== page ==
VoxEU Column Frontiers of economic research Gender Migration

What languages can teach us about gender norms of behaviour

Evidence suggests that many forms of gender inequality are higher in countries where the language distinguishes gender. But these patterns could arise spuriously, as languages and other cultural institutions have co-evolved throughout history. This column uses an epidemiological approach to isolate language from other cultural forces and provide direct evidence on whether language matters. The findings suggest how gender roles have been shaped, how they are perpetuated, and, ultimately, how they can be changed.

Economists increasingly consider language to be an important cultural trait worth studying in its own right. Recent research has catalogued a number of intriguing correlations between the grammatical structure of languages and the economic behaviour of their speakers. This includes relationships between the presence of a future tense and individual inter-temporal decision making (Chen 2013), as well as between the presence of sex-based grammatical genders and gender inequality in the home, at work, and in politics (Givati and Troiano 2012, Malaksvian 2015, Hicks et al. 2015). 

Yet, a key question arises. If languages co-evolved with other cultural norms of behaviour, as is the case, then these correlations could be spurious (Roberts et al 2015) or dependent on the institutional environment itself (Gay et al 2016a). How much can we really learn from studying languages?  The answer, it turns out, is a lot.

In recent research, we use the epidemiological approach to studying language. Originally used in biology to disentangle the role of genetic factors from environmental influences, the epidemiological approach in social science typically refers to studying immigrant populations in a common institutional environment in an effort to isolate the impact of specific cultural factors.  This approach has recently been applied to study cultural norms of behaviour including the formation and persistence of gender roles (Fernández and Fogli 2009, Fernández 2011, Blau et al. 2011).

Since migrants travel with some aspects of culture ingrained, but shed many of the external influences found in their home country, the epidemiological approach allows researchers to study behaviour as a function of specific cultural traits, alleviating many forms of spurious correlation. We discuss several research projects employing this strategy to shed light on one of the underlying causes of gender inequality. 

Case 1. The formation and persistence of gender norms: Evidence from the household behaviour of migrants.

Women generally do more housework than men, but this pattern varies immensely in degree across countries and over time. Why?

Using time-use survey data from the US, we show that female immigrants coming from countries whose dominant language relies on sex-based grammatical distinctions bear a far larger share of housework (Hicks et al. 2015). The more heavily a language’s grammar employs sex-based grammatical distinctions, the greater the burden on women. These gaps are substantial, translating to 9% more housework by women and 28% less by men (compared to other immigrant households, which are already more skewed than non-immigrant households).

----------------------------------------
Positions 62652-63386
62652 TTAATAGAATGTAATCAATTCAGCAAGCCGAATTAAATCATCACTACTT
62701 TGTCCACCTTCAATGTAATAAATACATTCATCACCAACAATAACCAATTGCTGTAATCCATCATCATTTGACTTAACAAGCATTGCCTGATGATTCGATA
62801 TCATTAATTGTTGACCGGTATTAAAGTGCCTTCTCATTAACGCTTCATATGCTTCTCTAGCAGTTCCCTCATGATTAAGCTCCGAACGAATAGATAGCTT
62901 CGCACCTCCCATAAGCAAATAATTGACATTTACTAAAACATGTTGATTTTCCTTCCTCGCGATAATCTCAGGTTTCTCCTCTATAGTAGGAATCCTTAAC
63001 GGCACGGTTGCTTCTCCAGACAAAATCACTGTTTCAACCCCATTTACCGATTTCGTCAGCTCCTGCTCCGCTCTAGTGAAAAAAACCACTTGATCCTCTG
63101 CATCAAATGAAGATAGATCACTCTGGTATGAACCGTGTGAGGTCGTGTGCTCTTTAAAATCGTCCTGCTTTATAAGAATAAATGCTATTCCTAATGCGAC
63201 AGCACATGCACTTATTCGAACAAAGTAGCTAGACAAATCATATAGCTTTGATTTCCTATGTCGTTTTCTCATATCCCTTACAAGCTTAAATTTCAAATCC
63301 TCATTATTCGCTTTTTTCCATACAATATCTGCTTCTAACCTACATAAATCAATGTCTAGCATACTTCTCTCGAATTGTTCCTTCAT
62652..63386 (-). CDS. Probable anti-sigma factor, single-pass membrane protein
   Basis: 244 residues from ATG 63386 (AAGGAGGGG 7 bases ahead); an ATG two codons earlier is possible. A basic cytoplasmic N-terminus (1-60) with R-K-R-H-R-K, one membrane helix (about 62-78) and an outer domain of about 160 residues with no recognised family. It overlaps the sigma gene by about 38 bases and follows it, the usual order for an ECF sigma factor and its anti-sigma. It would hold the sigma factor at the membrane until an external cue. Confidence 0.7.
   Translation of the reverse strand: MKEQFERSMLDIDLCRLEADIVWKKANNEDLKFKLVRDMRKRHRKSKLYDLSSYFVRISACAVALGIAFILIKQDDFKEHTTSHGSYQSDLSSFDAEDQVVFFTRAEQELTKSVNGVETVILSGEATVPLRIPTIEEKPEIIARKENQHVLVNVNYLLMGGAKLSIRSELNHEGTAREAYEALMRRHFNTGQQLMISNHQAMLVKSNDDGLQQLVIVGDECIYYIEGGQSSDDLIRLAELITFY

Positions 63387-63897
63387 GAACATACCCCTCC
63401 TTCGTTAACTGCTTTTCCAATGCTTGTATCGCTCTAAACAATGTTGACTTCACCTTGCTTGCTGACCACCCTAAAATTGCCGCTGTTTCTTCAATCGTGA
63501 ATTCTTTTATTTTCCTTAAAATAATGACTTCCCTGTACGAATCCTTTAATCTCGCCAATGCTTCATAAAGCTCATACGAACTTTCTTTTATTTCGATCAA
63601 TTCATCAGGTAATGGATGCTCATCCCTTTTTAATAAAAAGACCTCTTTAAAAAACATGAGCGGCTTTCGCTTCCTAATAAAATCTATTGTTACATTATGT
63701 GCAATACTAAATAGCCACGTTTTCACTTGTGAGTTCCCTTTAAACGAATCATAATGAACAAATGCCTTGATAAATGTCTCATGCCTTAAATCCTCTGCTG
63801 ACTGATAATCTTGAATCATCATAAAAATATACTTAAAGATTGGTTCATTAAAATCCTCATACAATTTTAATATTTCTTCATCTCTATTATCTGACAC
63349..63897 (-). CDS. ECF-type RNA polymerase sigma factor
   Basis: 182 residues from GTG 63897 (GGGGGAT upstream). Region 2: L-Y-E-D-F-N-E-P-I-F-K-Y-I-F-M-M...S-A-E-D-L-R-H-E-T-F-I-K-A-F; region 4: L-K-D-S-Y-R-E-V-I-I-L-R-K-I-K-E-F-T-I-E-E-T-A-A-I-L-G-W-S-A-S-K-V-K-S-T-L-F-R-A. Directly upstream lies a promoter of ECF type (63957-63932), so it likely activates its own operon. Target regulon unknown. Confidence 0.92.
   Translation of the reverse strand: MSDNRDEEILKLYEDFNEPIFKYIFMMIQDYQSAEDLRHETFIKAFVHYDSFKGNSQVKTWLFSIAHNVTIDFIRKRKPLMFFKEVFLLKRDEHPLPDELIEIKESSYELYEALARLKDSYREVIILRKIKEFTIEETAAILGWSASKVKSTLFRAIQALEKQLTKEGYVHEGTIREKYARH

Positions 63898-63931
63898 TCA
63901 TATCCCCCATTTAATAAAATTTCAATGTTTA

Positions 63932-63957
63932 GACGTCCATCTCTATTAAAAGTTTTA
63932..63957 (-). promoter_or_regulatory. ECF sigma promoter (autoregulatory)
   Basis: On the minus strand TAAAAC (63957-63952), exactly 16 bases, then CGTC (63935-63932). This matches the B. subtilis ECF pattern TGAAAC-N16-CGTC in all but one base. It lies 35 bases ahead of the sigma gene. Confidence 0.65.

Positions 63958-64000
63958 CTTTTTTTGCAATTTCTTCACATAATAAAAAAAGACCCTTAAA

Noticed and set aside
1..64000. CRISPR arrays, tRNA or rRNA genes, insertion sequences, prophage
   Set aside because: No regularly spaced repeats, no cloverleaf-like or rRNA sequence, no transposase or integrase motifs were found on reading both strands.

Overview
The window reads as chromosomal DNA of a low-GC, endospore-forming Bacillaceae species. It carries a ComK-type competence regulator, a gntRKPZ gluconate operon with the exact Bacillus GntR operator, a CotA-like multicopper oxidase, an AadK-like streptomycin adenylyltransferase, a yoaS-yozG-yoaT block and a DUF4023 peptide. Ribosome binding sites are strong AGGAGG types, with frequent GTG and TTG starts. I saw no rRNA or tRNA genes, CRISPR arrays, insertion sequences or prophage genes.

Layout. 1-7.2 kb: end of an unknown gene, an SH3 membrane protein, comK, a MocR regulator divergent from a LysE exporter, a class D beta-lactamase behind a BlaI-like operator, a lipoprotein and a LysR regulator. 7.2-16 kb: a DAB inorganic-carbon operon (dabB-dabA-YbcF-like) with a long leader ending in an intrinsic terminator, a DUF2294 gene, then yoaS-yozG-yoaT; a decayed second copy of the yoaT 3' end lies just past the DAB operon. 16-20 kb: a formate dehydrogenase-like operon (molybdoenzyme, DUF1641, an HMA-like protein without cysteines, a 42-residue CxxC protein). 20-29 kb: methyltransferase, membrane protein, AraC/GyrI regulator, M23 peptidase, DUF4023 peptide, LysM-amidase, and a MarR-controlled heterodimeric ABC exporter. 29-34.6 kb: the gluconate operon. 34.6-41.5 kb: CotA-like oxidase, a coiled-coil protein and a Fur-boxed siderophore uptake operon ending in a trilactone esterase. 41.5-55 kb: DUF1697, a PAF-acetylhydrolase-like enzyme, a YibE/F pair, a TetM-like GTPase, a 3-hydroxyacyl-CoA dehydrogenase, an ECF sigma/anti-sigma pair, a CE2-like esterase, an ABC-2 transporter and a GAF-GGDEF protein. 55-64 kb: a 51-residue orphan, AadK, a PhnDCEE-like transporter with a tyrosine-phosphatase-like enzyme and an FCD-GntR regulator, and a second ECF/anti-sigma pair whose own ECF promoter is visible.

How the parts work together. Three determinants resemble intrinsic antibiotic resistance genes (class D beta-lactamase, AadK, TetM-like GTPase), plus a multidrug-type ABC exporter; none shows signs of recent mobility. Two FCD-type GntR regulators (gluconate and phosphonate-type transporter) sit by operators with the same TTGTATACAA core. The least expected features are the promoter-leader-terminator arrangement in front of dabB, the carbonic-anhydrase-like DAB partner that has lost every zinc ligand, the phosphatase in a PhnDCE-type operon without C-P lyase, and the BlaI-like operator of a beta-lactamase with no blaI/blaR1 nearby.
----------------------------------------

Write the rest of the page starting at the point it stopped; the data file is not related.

Moreover, the division of tasks in these households is more pronounced along stereotypical gender roles, with, for instance, men doing more automobile maintenance and home repair, and women allocating more time to cooking and cleaning. Interestingly, these patterns of behaviour exist even among individuals living alone, suggesting that bargaining and specialisation within marriage is not driving the association.

To study whether language could play a role, we divide migrants by age of arrival and compare individuals from the same country to one another on this basis. Researchers have shown that individuals learn languages best early in life, so late-arrivers will be more likely to speak their mother tongue instead of English.

Figure 1 depicts the additional inequity in housework borne by gender-marked female speakers (in minutes per day) in comparison to other female immigrants. These starkly skewed gender roles appear in the behaviour of individuals who migrate at age eight or later, consistent with evidence on the critical period of language acquisition (Bleakley and Chen 2010).

Figure 1 Gender bias in housework by age of migration

The pattern is driven by the behaviour of both sexes. Figure 2 depicts total housework per day. Among gender-marked speakers, females devote more time to housework, while males devote even less.

Figure 2 Housework by gender, gendered language (GA), and age or migration
(Regression adjusted means with confidence intervals)

Interestingly, we find that time since migration does little to attenuate this relationship (Figure 3). This suggests that gender roles, once learned, persist through life.

Figure 3 Gender bias in housework by time since immigration

Could these patterns be driven by other cultural influences before migration which are correlated with language? Yes, although these results suggest that any other influences would need to operate in the same way over the life cycle. Regardless of whether gendered language alone bolsters these norms, these findings empirically teach us something else. That is, gender norms of behaviour are formed early in one’s life, and once developed, become ingrained.

Case 2. Evidence from the labour market behaviour of migrants.

Hicks et al. (2015) use language to provide novel evidence concerning the precise patterns, timing of development, and persistence of an individual’s gender identity. But they cannot precisely attribute these norms to any single cause because many factors could influence us early in life when gender roles solidify. To isolate language, we again turn to the epidemiological approach and study a countervailing set of gender norms, those in the workplace.